Chef Robert Perez describes the difference of moving from Nevada City, where he ran the acclaimed Citronee Bistro and Wine Bar for 13 years, to Santa Barbara, where he now owns Seagrass with his family, in a very simple way: “It’s really just the size difference, which is why we moved here. Santa Barbara is a city without being city-ish. We’re just happy to be here.” But he lights up with pride saying more: “We’re happy the regulars from Seagrass are coming in. At first they look at you,” he crosses his arms and adopts a stern mien, “‘You took our restaurant.’ And then they leave after dinner looking really pleased.”
It’s taken a long time to get to Santa Barbara for Chef Perez, who grew up in the Los Angeles area but went to culinary school in the Netherlands. “I came from a family of restaurateurs—it just runs in the blood,” he said. “But I just missed California and my father got ill so that’s what brought me back from Europe.” After a stint at the prestigious Auberge du Soleil in Napa Valley, he and his family opened Citronee. His son Ruben’s life partner, Erin Gailsdaughter, who works the front of the house, chimed in, “We had great clientele who loved us, but there just weren’t enough people there.”
The Perezes looked numerous places when considering their move, from Taos to Park City to Ojai, and then almost had a deal for 1129 State Street, the spot last occupied by Restaurant Nu. “Robert Perez—it’s funny, but the realtor for 1129 has the same name—is a friend of Mitchell [Sjerven, the previous owner of Seagrass],” Gailsdaughter explained. “Mitchell told [the other] Perez he was looking for a quality operator to take over Seagrass.” Soon the deal was done.
“Seagrass had a great reputation, but we don’t want to be a formal restaurant,” Chef Perez asserted. “We want casual elegance. There’s just so much potential here to get more people in the door. We are staying true to the three premises of sustainability, organic, and local, but we’re not just local—we’re going to offer the best food from around the world. It will always be sustainable, though.”
Gailsdaughter stressed, “I don’t want to sound like a braggart, but it’s my pleasure to serve his food. We call it ‘art to the eye, art to the palate.’ The other night someone ordered the black cod with edamame in cream, roasted trumpette mushrooms, and veal reduction. Afterward he said, ‘Tell the chef this is cod from god.’”
As for those wondering about changes, they will be small and incremental. “The menu will evolve at its own natural pace,” Chef Perez said, “depending on the seasons and what’s available.” There is one more meat dish on the menu than on former Chef John Pettit’s old menu. The restaurant will also soon feature a three-course prix fixe, Sunday through Thursday evenings, for $35. “It will be market-to-table inspired,” Perez said. “Something casual. Even people who want to fine dine want other options.”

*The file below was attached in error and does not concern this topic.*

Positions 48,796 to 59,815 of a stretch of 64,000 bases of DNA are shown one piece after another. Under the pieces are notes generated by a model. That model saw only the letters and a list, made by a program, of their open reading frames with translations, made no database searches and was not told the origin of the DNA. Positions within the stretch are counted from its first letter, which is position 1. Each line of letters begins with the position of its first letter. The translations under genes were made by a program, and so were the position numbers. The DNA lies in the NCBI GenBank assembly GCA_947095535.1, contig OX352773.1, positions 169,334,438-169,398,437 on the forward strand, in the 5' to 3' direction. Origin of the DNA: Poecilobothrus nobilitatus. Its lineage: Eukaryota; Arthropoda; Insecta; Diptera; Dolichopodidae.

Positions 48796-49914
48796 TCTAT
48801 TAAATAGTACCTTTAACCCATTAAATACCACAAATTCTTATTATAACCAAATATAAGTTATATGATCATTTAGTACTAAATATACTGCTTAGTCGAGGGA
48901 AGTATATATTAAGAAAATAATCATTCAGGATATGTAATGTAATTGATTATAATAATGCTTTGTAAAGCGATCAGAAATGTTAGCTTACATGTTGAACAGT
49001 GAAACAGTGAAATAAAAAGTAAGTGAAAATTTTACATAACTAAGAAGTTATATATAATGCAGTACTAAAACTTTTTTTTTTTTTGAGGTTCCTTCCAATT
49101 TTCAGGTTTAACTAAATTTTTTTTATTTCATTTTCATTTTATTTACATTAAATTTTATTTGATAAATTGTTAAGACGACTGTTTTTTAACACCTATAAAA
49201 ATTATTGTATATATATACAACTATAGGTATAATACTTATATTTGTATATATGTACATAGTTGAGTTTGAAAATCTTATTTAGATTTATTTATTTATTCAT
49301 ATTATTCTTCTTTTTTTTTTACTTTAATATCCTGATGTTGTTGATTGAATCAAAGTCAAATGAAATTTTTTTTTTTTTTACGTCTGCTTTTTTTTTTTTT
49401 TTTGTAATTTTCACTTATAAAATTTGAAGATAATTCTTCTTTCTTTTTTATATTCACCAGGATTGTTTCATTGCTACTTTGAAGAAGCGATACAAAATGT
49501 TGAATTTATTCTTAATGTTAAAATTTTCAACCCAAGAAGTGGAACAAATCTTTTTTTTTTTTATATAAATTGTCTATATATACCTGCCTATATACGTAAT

That doesn’t mean Seagrass isn’t going to have some items for more adventurous diners, too. Sure, you can have a delectable duck confit with sweet-and-sour red cabbage, or you might want to try an appetizer of a sautéed scallop and boudin noir (yep, that’s blood sausage). “We want to do some offal, sweetbreads, but the question is how much are you going to sell?” Perez asked. “Sometimes it takes a week or two for things to catch on. But I feel confident having foie gras on the menu. There are days it’s flying out the door.”
Beyond the delicious food, it’s very important that the establishment is a family affair. Along with Robert and Erin, son Ruben is the official owner and son Richard is the director of wines (which, while still centered on the Central Coast, are bridging the world more). Then there’s Marianna, Robert’s wife, about whom Erin said, “She has a beautiful Dutch accent and was a crucial part of Citronee in the kitchen for salads, desserts, appetizers.” Added Chef Perez, “She’s the aesthetic eye, the one in charge of all the details. She fills in wherever she has to. We’ve even already had her working in the kitchen, after promising she’d never have to do that.”
Marianna will also be helping as they try to alter the room itself. “We want to change the color scheme a little bit, make it a bit brighter,” said Perez. “They really achieved that subtle luxury thing, but we want to get away from that stigma of that higher-end special-occasion restaurant.”
Savor the Perez family’s labors of love at Seagrass Restaurant, 30 E. Ortega Street, 963-1012, seagrassrestaurant.com.